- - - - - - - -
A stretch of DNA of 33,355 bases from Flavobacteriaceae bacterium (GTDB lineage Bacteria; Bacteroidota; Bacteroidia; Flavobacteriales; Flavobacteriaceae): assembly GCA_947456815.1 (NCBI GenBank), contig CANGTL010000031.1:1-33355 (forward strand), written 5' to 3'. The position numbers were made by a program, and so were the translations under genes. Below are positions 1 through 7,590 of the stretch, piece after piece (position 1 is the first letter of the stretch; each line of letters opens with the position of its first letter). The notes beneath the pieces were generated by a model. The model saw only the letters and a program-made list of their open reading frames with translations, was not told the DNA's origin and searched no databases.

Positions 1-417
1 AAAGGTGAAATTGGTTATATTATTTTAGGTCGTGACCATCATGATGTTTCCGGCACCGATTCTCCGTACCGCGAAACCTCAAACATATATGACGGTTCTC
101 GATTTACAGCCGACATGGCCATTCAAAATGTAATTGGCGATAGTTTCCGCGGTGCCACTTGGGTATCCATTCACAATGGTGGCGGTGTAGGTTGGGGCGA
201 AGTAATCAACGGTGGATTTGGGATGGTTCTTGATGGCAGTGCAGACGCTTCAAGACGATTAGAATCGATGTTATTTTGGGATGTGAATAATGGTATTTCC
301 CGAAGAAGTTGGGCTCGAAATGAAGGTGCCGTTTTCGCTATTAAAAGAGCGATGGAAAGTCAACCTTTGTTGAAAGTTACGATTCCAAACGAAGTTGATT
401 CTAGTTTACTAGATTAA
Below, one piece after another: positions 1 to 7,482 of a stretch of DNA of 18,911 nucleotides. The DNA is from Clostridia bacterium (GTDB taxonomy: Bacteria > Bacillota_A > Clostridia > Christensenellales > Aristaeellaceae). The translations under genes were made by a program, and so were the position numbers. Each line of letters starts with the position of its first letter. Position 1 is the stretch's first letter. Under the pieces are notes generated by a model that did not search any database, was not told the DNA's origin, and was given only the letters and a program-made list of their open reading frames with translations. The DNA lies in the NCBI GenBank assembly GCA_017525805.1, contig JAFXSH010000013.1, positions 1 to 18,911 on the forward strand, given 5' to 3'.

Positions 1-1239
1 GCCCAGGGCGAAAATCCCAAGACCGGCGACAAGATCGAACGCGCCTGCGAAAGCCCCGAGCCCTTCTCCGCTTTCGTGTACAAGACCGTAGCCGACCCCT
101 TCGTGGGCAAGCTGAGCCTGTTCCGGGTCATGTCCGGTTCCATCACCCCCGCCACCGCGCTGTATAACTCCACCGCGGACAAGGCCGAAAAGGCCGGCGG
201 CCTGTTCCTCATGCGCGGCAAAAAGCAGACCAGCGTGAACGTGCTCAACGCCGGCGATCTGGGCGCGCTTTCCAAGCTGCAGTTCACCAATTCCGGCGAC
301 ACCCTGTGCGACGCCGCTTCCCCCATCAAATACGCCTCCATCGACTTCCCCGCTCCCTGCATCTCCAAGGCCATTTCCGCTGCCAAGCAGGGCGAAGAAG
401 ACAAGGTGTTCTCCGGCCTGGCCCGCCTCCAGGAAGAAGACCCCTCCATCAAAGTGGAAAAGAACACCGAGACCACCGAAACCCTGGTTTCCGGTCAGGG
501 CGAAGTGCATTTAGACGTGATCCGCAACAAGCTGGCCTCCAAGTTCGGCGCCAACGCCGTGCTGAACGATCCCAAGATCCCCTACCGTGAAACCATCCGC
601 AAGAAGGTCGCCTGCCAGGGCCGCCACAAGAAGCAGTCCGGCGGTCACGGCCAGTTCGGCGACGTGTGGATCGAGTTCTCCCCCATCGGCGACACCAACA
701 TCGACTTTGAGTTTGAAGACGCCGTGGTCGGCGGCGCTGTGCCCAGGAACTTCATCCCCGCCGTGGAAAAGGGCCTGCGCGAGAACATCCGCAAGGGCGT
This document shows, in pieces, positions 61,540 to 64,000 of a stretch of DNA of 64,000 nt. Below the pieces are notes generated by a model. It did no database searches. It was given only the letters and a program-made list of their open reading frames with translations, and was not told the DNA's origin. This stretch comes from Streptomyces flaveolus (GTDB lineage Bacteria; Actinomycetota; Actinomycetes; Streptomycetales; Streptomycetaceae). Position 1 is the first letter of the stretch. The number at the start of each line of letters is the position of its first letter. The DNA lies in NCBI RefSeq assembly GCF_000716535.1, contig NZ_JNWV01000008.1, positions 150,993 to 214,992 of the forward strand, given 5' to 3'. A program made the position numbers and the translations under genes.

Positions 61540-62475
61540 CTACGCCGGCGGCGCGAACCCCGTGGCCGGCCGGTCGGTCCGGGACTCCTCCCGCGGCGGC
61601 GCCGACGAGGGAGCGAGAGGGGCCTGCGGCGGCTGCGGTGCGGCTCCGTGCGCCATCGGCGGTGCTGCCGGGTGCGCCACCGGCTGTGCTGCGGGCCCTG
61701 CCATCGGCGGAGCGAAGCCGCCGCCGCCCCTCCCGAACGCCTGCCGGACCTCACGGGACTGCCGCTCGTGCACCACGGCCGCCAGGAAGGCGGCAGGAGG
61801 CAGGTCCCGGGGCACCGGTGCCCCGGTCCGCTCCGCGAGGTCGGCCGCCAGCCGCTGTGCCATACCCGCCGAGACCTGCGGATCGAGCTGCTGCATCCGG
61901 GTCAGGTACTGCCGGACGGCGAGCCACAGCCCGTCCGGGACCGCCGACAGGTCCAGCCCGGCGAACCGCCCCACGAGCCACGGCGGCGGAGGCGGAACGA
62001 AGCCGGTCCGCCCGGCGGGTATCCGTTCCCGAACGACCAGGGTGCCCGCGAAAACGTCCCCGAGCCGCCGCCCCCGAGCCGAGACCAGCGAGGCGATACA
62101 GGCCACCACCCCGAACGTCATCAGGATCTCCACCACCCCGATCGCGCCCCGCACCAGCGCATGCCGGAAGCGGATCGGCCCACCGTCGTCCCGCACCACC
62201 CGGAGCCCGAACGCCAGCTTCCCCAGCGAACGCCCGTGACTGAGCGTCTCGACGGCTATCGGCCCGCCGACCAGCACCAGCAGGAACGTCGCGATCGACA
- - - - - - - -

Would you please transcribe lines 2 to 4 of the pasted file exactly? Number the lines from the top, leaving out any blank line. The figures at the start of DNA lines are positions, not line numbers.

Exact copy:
Positions 1-417
1 AAAGGTGAAATTGGTTATATTATTTTAGGTCGTGACCATCATGATGTTTCCGGCACCGATTCTCCGTACCGCGAAACCTCAAACATATATGACGGTTCTC
101 GATTTACAGCCGACATGGCCATTCAAAATGTAATTGGCGATAGTTTCCGCGGTGCCACTTGGGTATCCATTCACAATGGTGGCGGTGTAGGTTGGGGCGA